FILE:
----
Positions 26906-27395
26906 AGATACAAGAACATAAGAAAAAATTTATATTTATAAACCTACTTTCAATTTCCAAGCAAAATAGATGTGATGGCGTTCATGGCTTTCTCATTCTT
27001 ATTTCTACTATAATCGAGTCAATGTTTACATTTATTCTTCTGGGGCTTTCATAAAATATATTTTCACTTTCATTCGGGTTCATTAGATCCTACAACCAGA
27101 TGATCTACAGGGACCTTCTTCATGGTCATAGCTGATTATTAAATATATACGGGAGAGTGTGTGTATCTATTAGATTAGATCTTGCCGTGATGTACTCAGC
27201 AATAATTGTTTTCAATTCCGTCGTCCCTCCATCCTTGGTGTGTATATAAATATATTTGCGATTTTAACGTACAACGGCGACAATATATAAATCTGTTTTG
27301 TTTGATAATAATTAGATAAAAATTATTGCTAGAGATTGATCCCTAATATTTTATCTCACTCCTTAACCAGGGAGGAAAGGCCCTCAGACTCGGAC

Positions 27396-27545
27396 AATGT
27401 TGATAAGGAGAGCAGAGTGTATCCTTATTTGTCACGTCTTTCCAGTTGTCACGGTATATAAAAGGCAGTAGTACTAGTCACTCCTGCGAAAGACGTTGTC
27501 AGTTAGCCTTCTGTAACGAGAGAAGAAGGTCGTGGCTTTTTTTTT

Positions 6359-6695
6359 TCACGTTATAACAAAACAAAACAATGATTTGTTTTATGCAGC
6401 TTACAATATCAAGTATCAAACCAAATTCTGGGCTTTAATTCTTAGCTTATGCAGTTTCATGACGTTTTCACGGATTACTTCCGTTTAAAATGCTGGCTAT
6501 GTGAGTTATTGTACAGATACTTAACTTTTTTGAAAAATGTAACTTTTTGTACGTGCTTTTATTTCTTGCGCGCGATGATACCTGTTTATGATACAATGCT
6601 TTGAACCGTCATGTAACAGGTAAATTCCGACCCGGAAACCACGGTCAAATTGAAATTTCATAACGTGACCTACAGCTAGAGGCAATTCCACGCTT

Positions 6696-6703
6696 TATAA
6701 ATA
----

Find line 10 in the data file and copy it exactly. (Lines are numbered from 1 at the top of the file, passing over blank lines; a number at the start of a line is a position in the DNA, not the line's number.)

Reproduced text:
27501 AGTTAGCCTTCTGTAACGAGAGAAGAAGGTCGTGGCTTTTTTTTT